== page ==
Intogenuity Makes a Trip to See Debris Left by Perseverance's Landing on Mars

Intogenuity Makes a Trip to See Debris Left by Perseverance's Landing on Mars ...

It''s possible that this month, the Perseverance rover discovered its parachute and backshell off in the distance. This is the equipment that safely brought the rover to Mars surface on 18 February 2021.

Ingenuity helicopter was able to capture better shots of those items while it was hovering in the Martian air during its 26th flight.

What a mess! The weak backshell splintered at the surface, breaking into pieces.

The backshell, the white, shattered flying-saucer-looking material, would have impacted the surface at least 126 kph/78 mph, according to NASA.

The parachute is also seen in the photos, along with the 80 high-strength suspension lines that link the backshell to the parachute.

This parachute was the most widespread ever used on Mars (Perseverance is the largest rover to date). The orange-and-white parachute dimensions are 21.5 meters (70.5 feet) wide.

As part of the entry, descent, and landing (EDL) on Mars otherwise known as the "Seven Minutes of Terror," these items were critical to bring Perseverance safely to the surface.

During those seven minutes, the incoming spacecraft carrying the rover enters Mars'' atmosphere at around 20,000 kph (12,500 mph), bringing extreme gravitational forces and high temperatures.

The heat shield-covered backshell slows the spacecraft to 1,600 kph (1,000 mph) thanks to atmospheric resistance (and using small thrusters to keep the lander on target).

The supersonic parachute is able to be lifted enough to where the backshell and parachute are jetted, at a distance of 2.1 km, 1.3 miles in altitude, making it possible to hover a hovering rocket stage called the Sky Crane to gently lower the rover to the surface.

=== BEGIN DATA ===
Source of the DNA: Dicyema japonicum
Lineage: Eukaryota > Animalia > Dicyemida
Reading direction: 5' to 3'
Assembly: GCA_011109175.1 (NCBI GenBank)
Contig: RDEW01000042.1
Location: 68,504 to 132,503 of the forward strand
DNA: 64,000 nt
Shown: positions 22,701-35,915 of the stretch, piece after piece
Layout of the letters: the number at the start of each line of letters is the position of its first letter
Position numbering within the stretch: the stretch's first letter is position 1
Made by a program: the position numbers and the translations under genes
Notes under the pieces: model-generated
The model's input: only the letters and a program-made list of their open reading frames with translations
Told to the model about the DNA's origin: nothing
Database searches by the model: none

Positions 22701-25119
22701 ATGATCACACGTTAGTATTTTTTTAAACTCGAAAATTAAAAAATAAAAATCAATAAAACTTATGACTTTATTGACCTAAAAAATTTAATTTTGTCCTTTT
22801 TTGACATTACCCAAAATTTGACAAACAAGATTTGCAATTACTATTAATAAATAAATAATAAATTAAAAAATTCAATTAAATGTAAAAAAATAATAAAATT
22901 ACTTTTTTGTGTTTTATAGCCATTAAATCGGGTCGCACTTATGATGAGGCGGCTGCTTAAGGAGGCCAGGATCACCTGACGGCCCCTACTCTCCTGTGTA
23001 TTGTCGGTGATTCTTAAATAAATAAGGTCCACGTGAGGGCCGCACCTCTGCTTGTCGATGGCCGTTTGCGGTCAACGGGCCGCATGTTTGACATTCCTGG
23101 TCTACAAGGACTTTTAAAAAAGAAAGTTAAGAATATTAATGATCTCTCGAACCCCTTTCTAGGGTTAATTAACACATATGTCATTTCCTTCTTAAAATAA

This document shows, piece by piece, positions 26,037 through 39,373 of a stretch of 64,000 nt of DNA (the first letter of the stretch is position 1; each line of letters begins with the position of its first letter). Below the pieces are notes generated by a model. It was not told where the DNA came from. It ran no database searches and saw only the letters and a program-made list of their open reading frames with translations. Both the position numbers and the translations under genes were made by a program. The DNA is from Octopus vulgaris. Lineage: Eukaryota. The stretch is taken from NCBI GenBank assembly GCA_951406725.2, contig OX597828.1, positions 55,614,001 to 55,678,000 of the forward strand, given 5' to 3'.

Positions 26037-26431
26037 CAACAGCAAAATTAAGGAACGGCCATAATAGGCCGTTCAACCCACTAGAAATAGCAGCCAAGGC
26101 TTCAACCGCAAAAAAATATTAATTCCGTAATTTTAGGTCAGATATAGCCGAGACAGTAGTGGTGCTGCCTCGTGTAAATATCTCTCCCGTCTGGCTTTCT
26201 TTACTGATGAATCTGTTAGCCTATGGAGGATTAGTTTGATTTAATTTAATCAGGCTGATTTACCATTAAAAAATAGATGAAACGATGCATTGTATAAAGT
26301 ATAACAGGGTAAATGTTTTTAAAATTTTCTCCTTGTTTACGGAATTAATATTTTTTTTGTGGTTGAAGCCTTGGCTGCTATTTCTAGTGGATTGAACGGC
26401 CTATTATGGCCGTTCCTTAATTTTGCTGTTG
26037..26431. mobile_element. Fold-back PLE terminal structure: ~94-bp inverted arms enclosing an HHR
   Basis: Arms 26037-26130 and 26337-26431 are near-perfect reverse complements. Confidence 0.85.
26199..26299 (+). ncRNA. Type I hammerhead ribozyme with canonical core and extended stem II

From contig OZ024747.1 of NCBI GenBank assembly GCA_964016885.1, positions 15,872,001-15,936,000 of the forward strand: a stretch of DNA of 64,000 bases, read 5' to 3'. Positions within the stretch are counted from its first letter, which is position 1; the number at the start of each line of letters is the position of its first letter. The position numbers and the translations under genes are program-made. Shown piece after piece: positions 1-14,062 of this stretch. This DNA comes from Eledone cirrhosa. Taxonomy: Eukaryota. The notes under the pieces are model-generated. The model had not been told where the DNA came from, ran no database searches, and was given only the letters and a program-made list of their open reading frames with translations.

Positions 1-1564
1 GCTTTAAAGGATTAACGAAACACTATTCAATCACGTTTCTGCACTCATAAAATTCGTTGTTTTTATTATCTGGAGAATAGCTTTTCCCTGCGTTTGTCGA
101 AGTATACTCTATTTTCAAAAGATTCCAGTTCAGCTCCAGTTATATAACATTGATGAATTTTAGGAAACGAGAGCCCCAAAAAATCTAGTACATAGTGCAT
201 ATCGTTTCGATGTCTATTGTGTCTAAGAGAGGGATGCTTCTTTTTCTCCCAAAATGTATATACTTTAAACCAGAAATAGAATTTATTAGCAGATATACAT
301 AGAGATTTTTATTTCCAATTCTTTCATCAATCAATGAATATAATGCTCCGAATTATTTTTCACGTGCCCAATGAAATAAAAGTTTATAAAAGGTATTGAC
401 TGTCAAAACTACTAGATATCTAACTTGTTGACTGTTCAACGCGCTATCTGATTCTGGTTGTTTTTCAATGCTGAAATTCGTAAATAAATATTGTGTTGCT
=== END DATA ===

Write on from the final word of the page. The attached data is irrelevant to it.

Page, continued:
These seven minutes are quick-paced and stressful because everything must happen automatically, without the need for additional work from engineers on the planet.

Because it can inform NASA engineers on how well these components of hardware worked, giving valuable insights for future missions, these items are perfect.

Ingenuity''s 26th flight on 19 April 2022 provides the perspective engineers needed. In total, Ingenuity took ten aerial photographs of the debris field.

One of the future scheduled missions that will benefit most from these images is the future Mars Sample Return Lander, which is part of a multi-mission program that would bring Perseverance''s samples of Martian rocks, atmosphere, and sediment back to Earth for more detail analysis.

Engineers for this task requested these photographs in the Tate Beanies.

In a press release, the National Aeronautics Agency (NASA) retaliated for its aircraft to perform pioneering aircraft such as this.

"Every time we''re airborne, Ingenuity covers new ground and provides a perspective no previous planetary mission could achieve. "As shown in Mars, the request for reconnaissance is a perfect illustration of the utility of aerial cameras on Mars."

The following weeks of study will be required for a final judgment, according to NASA.

"Perseverance had the finest-documented Mars landing in history, with cameras demonstrating everything from parachute inflation to touchdown," says JPL''s Ian Clark, the former Perseverance systems engineer and the now Mars Sample Return ascent phase lead.

"But Ingenuity''s images give a different perspective. If they either reinforce that our systems worked as we believed they would or provide even one dataset of engineering information we can use for Mars Sample Return planning, it will be incredible. Even if not, the pictures are still impressive and inspiring."

This article was originally published by Universe Today. Read the original article.

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